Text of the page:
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The U.S. and Georgia have never discussed the possible deployment of an American missile defense radar on Georgian territory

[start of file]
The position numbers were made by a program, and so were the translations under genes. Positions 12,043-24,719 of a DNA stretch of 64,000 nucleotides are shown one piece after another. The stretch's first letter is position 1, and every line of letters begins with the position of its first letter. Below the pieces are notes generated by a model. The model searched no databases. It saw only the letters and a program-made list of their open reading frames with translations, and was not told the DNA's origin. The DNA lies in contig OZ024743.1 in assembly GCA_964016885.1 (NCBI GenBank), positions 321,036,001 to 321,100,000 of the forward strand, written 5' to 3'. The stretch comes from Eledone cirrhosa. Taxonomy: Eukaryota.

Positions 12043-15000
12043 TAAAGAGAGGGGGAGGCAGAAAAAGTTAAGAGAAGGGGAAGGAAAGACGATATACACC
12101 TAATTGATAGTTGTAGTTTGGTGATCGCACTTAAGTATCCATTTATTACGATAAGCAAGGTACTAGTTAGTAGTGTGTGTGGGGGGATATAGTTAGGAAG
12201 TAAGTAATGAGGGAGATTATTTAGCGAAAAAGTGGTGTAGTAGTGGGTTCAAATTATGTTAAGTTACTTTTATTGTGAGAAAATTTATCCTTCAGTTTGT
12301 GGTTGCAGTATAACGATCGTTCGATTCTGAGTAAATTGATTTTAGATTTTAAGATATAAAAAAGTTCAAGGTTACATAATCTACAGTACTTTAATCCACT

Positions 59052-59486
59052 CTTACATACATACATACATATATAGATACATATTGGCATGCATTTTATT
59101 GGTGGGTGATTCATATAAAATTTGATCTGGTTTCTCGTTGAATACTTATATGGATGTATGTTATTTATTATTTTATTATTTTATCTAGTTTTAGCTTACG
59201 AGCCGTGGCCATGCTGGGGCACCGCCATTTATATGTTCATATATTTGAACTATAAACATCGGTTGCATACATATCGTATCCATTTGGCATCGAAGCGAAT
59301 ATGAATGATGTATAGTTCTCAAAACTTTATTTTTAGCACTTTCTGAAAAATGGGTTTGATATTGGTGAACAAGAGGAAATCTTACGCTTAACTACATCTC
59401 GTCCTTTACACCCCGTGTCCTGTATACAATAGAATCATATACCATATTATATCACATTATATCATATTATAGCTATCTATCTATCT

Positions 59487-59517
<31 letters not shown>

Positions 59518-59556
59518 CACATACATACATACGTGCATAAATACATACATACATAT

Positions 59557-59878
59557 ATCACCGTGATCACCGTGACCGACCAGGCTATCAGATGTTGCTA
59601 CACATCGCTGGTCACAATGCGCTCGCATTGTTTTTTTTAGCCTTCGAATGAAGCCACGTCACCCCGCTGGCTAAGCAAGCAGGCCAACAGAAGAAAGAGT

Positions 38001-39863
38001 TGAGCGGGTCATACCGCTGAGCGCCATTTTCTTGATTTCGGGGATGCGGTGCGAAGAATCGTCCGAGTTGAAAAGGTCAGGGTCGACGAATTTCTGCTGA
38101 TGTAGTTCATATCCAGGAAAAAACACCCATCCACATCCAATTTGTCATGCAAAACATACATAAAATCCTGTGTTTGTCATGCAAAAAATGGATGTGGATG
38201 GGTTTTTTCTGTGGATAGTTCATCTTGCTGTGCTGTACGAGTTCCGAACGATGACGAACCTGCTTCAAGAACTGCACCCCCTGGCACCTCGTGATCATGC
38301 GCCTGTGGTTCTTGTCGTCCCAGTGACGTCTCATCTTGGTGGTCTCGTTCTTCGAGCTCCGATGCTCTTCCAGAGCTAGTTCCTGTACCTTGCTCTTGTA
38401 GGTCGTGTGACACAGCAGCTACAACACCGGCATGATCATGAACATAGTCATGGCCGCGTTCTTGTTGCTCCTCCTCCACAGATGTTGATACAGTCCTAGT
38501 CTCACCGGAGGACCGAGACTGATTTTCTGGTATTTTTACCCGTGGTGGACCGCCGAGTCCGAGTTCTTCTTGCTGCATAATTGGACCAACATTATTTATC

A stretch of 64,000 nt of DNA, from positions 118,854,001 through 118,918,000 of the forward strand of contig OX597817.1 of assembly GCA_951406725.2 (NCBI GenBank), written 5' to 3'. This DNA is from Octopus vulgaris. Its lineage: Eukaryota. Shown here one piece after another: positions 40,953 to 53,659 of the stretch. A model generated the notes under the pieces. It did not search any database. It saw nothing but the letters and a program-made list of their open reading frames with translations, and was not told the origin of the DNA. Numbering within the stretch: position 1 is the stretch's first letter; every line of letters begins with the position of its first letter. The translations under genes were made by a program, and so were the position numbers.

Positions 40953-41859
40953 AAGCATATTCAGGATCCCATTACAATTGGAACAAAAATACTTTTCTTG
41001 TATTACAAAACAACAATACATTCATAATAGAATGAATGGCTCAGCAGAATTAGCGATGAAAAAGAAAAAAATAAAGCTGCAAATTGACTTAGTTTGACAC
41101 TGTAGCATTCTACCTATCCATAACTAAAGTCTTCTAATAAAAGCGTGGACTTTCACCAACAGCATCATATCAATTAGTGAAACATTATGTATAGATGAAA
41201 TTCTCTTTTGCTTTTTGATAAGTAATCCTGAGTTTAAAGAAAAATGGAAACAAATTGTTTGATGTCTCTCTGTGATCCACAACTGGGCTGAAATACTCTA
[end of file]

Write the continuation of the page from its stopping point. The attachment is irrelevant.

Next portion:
The U.S. and Georgia have never discussed the possible deployment of an American missile defense radar on Georgian territory, a deputy Georgian foreign minister said Friday. A senior Pentagon official said Thursday that the United States "would like to place a radar base in the Caucasus" amid earlier reports of plans to deploy elements of a missile shield in Poland and the Czech Republic, which have further strained relations between the U.S. and Russia. "That issue is not on today's agenda of Georgian-American relations. And it has never been raised," deputy PM Georgy Mandzhgaladze told the Novosti-Georgia news agency. The head of the Georgian parliament's external relations committee, Konstantin Gabashvili, also denied speculation that American radar could be deployed in Georgia. Commenting on the Pentagon official's Thursday statements, Gabashvili said the talk was not about Georgia. On February 27, Georgian Foreign Minister Gela Bezhuashvili refuted some Russian media reports that the U.S. had proposed deploying elements of the American missile defense system in Georgia. "There was no such request, and we have not received any official statements on this issue," Bezhuashvili said then. Russia, which has been anxious about NATO bases that have appeared in former Communist-bloc countries and ex-Soviet republics, has blasted plans to deploy anti-missile systems in Central Europe as a national security threat and a destabilizing factor for Europe. Washington said the defenses would be designed to counter possible strikes from North Korea and Iran, which are involved in long-running disputes with the international community over their nuclear programs. Lieutenant General Henry Obering, who oversees the Pentagon's Missile Defense Agency, did not specify which country in the Caucasus might be selected as a possible site for an anti-missile radar. A senior Russian analyst suggested Friday that Georgia would be the most likely site. "The most convenient, in political terms, territory [for the radar] today is Georgia, which has not objected to a single U.S. proposal," said Leonid Ivashov, deputy head of the Academy of Geopolitical Problems think tank. "I believe the Americans could place a radar there." But he said that a deployment in Azerbaijan was also a possibility. NATO Secretary General Jaap de Hoop Scheffer said in Munich earlier that Georgia could become a candidate to join the alliance in 2009 if it successfully carried out the reforms of its Armed Forces.
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